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Friday, 8 March, 2002, 17:31 GMT
Barbican celebrates 20th birthday
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By BBC News Online's Robert White
line

The Barbican arts complex, in London, is celebrating its 20th birthday this week.

Since 1982, more than 27 million visitors have passed though its portcullis to attend more than 52,000 events.

This impressive statistic raises the question - how many of them are still in there?

Barbican
Artistry in residence: The Barbican mixes spaces

The building's labyrinthine intricacy is immortalised in the anecdotes of countless theatre- and concert-going Londoners.

A thin yellow line painted on the floor is supposed to help lost punters find their way to daylight.

Nevertheless, the critics and the public have been pretty nice about the Barbican over the years.

The complex was devised in the 1960s, built in the 70s and finally opened on 3 March 1982 by the Queen, who pronounced it "one of the wonders of the modern world".

A broadly positive consensus of opinion about the new arts centre quickly emerged.

It established itself as a leading venue for classical music with a series of concerts featuring some of the world's top orchestras.

Marianne Faithfull
Marianne Faithfull: Only Connecting

The Barbican also enjoyed instant credibility though its association with the Royal Shakespeare Company, which had been involved with the new complex since the design stage.

And it was deemed to have sidestepped some of the design pitfalls the other great London arts complex built since the war, the South Bank Centre, had failed to avoid.

Clive Gillinson, Managing Director, London Symphony Orchestra, has paid tribute to the "wonderful acoustic" of the refurbished Barbican hall.

The Barbican has occasionally found itself at the centre of controversies that have not been of its own making.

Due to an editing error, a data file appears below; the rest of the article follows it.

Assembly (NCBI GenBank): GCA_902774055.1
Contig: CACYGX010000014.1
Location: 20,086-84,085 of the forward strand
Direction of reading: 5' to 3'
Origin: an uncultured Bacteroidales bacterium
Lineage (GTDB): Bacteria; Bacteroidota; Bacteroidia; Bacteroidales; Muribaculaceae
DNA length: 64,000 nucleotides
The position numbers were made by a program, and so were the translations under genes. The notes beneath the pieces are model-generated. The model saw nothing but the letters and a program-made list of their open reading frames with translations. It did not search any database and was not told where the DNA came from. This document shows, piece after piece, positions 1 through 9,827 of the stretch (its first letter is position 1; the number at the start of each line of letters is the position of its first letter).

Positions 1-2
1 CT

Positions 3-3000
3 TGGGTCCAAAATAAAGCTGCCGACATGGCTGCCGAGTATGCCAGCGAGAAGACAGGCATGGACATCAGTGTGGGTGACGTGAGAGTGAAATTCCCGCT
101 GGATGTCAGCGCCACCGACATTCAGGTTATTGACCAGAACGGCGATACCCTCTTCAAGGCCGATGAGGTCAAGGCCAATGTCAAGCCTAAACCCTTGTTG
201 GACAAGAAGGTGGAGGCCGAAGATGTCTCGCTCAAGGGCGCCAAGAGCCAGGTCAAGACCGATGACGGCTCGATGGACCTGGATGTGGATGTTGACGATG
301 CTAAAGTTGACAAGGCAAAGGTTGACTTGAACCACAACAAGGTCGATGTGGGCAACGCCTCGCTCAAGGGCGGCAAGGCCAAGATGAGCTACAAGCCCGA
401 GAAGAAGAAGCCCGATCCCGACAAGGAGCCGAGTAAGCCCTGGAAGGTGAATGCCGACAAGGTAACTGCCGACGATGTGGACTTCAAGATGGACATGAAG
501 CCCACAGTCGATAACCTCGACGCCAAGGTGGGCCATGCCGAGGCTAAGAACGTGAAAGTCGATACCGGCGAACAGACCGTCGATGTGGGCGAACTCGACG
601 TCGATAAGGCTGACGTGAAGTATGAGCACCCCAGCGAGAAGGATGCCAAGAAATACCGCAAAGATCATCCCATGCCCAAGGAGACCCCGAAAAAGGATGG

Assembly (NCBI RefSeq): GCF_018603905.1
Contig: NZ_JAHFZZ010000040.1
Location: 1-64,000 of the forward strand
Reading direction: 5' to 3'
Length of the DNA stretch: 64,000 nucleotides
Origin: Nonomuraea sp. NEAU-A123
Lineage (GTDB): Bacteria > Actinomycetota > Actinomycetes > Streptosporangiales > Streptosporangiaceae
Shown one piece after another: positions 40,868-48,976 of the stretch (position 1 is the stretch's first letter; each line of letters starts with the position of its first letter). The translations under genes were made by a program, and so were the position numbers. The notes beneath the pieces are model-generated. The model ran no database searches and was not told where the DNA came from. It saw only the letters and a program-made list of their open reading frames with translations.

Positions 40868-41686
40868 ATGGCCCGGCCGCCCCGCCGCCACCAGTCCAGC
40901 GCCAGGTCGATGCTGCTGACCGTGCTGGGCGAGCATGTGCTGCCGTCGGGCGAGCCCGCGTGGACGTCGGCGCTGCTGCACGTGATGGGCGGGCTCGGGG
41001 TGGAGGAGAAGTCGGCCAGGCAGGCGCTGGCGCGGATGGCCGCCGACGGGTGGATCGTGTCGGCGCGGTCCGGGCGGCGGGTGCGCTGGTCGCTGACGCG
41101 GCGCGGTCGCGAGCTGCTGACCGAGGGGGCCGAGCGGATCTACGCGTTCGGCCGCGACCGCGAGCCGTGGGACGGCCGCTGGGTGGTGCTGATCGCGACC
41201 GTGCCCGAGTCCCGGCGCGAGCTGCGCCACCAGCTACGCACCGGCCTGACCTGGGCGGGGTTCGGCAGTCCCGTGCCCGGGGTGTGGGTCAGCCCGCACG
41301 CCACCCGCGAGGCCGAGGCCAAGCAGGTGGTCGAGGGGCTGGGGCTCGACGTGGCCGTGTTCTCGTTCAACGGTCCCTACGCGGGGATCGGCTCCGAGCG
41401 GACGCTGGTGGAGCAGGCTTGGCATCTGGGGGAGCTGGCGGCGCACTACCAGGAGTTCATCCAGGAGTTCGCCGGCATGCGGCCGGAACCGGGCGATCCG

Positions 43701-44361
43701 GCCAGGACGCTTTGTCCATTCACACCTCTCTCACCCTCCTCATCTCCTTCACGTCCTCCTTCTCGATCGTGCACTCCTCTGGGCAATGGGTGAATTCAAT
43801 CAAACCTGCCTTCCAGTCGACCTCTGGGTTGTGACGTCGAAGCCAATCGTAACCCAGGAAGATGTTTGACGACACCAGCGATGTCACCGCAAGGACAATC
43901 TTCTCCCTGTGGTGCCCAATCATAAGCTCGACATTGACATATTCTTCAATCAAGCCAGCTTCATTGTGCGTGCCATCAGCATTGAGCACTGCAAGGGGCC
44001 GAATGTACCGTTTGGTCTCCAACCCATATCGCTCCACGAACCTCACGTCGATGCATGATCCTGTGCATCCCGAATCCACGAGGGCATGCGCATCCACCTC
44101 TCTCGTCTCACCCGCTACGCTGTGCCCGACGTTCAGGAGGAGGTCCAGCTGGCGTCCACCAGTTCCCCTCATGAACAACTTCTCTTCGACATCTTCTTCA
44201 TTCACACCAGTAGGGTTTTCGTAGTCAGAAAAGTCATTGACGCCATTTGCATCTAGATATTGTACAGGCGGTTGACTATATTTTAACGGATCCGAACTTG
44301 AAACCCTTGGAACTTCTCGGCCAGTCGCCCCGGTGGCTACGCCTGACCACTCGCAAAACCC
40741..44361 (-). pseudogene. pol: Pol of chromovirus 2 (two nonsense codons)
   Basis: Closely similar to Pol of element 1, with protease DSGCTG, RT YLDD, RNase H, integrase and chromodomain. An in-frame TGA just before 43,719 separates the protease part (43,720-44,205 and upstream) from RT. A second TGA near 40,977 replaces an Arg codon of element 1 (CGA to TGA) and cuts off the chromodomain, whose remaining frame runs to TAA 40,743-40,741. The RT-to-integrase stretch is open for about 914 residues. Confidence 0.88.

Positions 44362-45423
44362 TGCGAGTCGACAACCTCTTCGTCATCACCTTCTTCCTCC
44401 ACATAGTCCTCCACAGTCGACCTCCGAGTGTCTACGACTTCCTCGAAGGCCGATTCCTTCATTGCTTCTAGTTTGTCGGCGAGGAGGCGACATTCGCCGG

In recent years, it has been in the news because of the gradual departure of the RSC.

After reducing its residency from a year to six months in 1997, the RSC is due to decamp entirely to its Stratford base in May this year.

Barbican
Barbican't: The site was very unpromising

And in 1995, John Tusa took over as Barbican managing director, having left the BBC World Service after very publicly denouncing the policies of the corporation's former director general, John Birt.

The centre is moving into its the third decade with a series of events, including a photographic exhibition entitled This Was Tomorrow.

The exhibition traces the development of the groundbreaking wider Barbican complex.

The arts centre joined with housing stock that was already on the site to create a unique fusion of performance and residential spaces; the public and the private; the new and the old.

On Sunday 10 March, Marianne Faithfull is due to open the centre's third annual Only Connect series of live events.

With a genre-busting programme, the Barbican seems more than ever determined to live up to novelist EM Forster's famous injunction to "only connect".

Faithfull will be to be joined on stage by Pulp frontman Jarvis Cocker and former Smashing Pumpkin Billy Corgan, among others.

Afel Bocoum
Afel Bocoum: Appearing with Damon Albarn

Cocker has collaborated with Faithfull on her latest album, Kissin' Time, stepping imaginatively inside Marianne's skin to supply the lyric for Sliding Though Life on Charm.

On 25 March, New York-based free jazz multi-instrumentalist John Zorn blends surf-rock, lounge jazz, world beats and jungle sound effects in his latest piece, entitled The Gift.

And the following day, in the third of the nine events, Damon Albarn, of Blur and Gorillaz - himself a Faithfull collaborator - takes to the stage with Malian musician Afel Bocoum.

The whole Only Connect event seems like a timely declaration of intent from an arts centre that has always been proudly eclectic.

See also:

06 Sep 01 | Arts
Barbican to get listed status
16 Oct 00 | Entertainment
Barbican gets 6m makeover
30 May 01 | Arts
All change at the RSC
15 Feb 02 | Reviews
Barbican goes back to the future
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